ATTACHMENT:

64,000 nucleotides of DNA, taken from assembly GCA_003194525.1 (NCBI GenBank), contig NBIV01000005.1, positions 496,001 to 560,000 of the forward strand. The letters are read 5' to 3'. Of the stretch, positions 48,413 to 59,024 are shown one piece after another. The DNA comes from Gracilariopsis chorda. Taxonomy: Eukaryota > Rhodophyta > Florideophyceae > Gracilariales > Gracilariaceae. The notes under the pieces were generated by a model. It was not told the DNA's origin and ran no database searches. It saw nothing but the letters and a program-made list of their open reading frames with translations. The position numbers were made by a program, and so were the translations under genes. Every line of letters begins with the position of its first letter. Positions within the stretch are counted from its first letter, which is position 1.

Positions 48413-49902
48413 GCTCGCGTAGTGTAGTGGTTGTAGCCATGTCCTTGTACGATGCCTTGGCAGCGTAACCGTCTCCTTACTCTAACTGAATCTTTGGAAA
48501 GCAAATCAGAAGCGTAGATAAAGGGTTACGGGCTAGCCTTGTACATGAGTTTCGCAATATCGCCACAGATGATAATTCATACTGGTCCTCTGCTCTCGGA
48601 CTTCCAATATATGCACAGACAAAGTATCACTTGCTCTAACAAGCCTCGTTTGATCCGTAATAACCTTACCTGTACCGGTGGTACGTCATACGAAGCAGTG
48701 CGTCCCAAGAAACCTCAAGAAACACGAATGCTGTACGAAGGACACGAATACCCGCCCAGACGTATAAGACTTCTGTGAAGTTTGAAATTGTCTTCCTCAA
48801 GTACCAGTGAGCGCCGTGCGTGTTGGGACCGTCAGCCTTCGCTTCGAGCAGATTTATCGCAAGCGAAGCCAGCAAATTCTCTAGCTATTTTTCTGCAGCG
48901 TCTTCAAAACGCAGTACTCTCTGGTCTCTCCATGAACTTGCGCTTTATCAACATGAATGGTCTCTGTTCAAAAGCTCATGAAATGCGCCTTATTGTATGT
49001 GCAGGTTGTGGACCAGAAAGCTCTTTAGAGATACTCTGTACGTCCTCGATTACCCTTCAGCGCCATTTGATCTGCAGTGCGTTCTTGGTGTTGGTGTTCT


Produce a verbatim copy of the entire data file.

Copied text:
64,000 nucleotides of DNA, taken from assembly GCA_003194525.1 (NCBI GenBank), contig NBIV01000005.1, positions 496,001 to 560,000 of the forward strand. The letters are read 5' to 3'. Of the stretch, positions 48,413 to 59,024 are shown one piece after another. The DNA comes from Gracilariopsis chorda. Taxonomy: Eukaryota > Rhodophyta > Florideophyceae > Gracilariales > Gracilariaceae. The notes under the pieces were generated by a model. It was not told the DNA's origin and ran no database searches. It saw nothing but the letters and a program-made list of their open reading frames with translations. The position numbers were made by a program, and so were the translations under genes. Every line of letters begins with the position of its first letter. Positions within the stretch are counted from its first letter, which is position 1.

Positions 48413-49902
48413 GCTCGCGTAGTGTAGTGGTTGTAGCCATGTCCTTGTACGATGCCTTGGCAGCGTAACCGTCTCCTTACTCTAACTGAATCTTTGGAAA
48501 GCAAATCAGAAGCGTAGATAAAGGGTTACGGGCTAGCCTTGTACATGAGTTTCGCAATATCGCCACAGATGATAATTCATACTGGTCCTCTGCTCTCGGA
48601 CTTCCAATATATGCACAGACAAAGTATCACTTGCTCTAACAAGCCTCGTTTGATCCGTAATAACCTTACCTGTACCGGTGGTACGTCATACGAAGCAGTG
48701 CGTCCCAAGAAACCTCAAGAAACACGAATGCTGTACGAAGGACACGAATACCCGCCCAGACGTATAAGACTTCTGTGAAGTTTGAAATTGTCTTCCTCAA
48801 GTACCAGTGAGCGCCGTGCGTGTTGGGACCGTCAGCCTTCGCTTCGAGCAGATTTATCGCAAGCGAAGCCAGCAAATTCTCTAGCTATTTTTCTGCAGCG
48901 TCTTCAAAACGCAGTACTCTCTGGTCTCTCCATGAACTTGCGCTTTATCAACATGAATGGTCTCTGTTCAAAAGCTCATGAAATGCGCCTTATTGTATGT
49001 GCAGGTTGTGGACCAGAAAGCTCTTTAGAGATACTCTGTACGTCCTCGATTACCCTTCAGCGCCATTTGATCTGCAGTGCGTTCTTGGTGTTGGTGTTCT